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From left, Florence Almeda (Records Technician), Steve Mohr ( Asst. Records Administrator), Derrick Haynes (Records Technician), Lisa Coombes (Records Administrator), Vicky Gibson (Records Technician)

Did you know that there is a work group responsible for managing public records created and received by the Development Services Department and the Department of City Planning? This team is led by Lisa Coombes, Records Administrator, and provides essential services for thousands of people each year.

Lisa and her team are responsible for managing records for both Development Services and City Planning. They perform regular inventories, assist with public records requests, manage records in off-site storage, and digitize records for accessibility and preservation (they’ve scanned more than 36,800 permit applications to date!). The Records group also maintains records for development projects, past and present.

Steve Mohr, Assistant Records Administrator, supervises the Records Technicians at the Records Center in the DSCSC. The Records Center serves as a temporary “home” for plans that are currently being reviewed by City staff. Once submitted, all projects are assigned to a bin in the Records Center, and as you can see in today’s blog photo, they remain full! Plans are constantly rotated in and out as City staff work to review them. This is also the place where our customers pick up their plans when a review cycle has ended.

Another duty of the Records Administrator is to ensure compliance with NCGS 121 and 132 (N.C. public records laws). Records that are created or received in the transaction of public business, regardless of format, are considered public records in North Carolina and must be kept in accordance with the records schedule as set forth by the state. This includes paper, texts, tweets, and voice mail records, to name a few.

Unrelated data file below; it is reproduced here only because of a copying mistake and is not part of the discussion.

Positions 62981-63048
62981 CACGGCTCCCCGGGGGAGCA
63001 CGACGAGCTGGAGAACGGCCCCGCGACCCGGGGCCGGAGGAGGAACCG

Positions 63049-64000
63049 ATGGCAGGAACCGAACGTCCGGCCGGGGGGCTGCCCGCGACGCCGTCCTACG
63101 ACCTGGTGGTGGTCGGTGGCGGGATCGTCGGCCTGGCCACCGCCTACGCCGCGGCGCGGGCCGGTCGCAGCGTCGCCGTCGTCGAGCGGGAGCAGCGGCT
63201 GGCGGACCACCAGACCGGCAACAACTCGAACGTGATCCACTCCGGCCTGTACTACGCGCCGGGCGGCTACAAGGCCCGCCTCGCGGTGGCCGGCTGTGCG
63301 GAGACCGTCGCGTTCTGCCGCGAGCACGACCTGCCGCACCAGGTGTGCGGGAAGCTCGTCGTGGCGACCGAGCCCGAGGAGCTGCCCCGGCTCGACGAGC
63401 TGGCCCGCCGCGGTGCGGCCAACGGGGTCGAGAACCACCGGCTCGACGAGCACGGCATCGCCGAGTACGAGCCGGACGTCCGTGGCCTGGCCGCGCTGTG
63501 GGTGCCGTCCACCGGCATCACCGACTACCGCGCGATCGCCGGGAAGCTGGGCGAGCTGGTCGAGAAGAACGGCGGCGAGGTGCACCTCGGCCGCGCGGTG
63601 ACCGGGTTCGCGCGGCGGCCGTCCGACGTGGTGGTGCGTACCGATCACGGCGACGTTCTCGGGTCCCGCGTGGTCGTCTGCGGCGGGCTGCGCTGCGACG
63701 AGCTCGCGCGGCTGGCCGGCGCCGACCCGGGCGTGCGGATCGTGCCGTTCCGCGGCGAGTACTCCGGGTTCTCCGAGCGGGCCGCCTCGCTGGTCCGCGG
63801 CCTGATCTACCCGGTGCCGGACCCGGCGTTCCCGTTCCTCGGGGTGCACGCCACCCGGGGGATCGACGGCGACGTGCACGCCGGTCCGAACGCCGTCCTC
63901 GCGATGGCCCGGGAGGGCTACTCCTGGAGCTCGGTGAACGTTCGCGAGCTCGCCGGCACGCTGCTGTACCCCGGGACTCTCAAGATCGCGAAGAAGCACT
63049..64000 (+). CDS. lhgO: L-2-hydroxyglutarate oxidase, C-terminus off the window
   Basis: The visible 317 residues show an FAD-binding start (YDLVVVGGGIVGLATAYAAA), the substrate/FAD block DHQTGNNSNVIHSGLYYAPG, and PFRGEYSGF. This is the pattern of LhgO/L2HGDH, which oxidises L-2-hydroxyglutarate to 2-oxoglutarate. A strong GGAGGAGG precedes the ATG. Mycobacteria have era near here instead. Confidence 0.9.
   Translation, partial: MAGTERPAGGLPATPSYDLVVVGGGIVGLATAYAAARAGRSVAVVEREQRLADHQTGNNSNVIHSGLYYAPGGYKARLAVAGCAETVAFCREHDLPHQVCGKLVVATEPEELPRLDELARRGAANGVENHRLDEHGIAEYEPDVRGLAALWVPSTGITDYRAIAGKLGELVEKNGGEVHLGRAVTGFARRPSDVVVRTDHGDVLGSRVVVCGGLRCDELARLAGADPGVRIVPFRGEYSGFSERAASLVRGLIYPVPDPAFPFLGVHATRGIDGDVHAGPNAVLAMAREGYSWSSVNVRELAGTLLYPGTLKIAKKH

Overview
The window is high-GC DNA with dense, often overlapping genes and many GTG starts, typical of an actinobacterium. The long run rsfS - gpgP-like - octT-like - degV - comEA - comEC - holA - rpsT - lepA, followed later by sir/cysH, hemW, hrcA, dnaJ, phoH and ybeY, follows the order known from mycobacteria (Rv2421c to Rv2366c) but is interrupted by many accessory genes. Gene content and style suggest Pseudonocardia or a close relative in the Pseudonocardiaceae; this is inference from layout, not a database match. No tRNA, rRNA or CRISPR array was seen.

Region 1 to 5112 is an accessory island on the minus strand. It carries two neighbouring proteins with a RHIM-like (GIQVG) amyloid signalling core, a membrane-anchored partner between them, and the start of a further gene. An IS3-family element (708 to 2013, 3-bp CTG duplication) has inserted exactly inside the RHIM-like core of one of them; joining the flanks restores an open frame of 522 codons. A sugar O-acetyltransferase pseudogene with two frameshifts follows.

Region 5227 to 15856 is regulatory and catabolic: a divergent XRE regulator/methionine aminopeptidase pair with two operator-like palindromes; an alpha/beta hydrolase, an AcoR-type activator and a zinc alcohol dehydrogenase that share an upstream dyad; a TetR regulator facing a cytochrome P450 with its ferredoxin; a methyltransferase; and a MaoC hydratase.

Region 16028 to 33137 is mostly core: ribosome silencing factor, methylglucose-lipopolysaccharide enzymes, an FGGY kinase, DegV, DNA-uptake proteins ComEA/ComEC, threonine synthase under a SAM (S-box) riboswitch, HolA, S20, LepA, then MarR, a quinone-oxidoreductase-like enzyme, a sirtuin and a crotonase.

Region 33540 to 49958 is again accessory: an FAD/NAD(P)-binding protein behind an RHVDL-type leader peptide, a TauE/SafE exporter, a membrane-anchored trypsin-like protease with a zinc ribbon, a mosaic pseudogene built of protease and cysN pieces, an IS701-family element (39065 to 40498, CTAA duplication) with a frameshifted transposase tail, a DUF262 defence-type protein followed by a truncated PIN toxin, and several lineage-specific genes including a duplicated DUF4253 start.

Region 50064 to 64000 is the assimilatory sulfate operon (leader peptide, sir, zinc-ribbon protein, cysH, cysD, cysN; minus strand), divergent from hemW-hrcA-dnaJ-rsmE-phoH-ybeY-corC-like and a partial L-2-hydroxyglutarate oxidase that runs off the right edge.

Thankfully, Lisa has a wealth of knowledge and experience in this field. Before coming to work for the City in 2012, she worked for the North Carolina State Archives as an Archivist and as a Records Analyst. In the two years preceding her employment with the City, she drove more than 10,000 miles teaching public records laws to local governments. Lisa has a B.A. from Eckerd College and a M.A. from N.C. State University. But she is not ALL about records! Lisa is married and has a daughter, Lucy, and a dog, Joey Vee. She grew up on a 40 acre 1880’s homestead in northern Michigan, which her family turned into a B&B, antique furniture store, and small neighborhood development. She is an avid reader and loves to travel (she’s been to ten countries and has plans to visit many more!).

And now for a pop quiz…

Q. What do you (City employee) do with an old document found in the bottom of your filing cabinet? It appears to be from the early 90’s and is pretty grungy.

A1. Trash it. If no one has needed it by now, no one ever will!
A2. Give it to your dad, the history buff. He LOVES old stuff about the City!
A3. Have no idea – so you leave it where you found it. Outta sight, outta mind?!?!
A4. Call the Records Administrator.

Hopefully, you chose A4. Records retention in N.C. is scheduled by the Department of Cultural Resources. After the schedule is developed, our City Council adopts it and we are subject to it. Lisa can determine whether or not the record must be kept, and if it is considered "confidential." Employees should also contact Lisa if someone asks for a copy of a public record as she works with the Public Affairs office to satisfy these requests.

Thanks so much for reading! Have a wonderful day.

 

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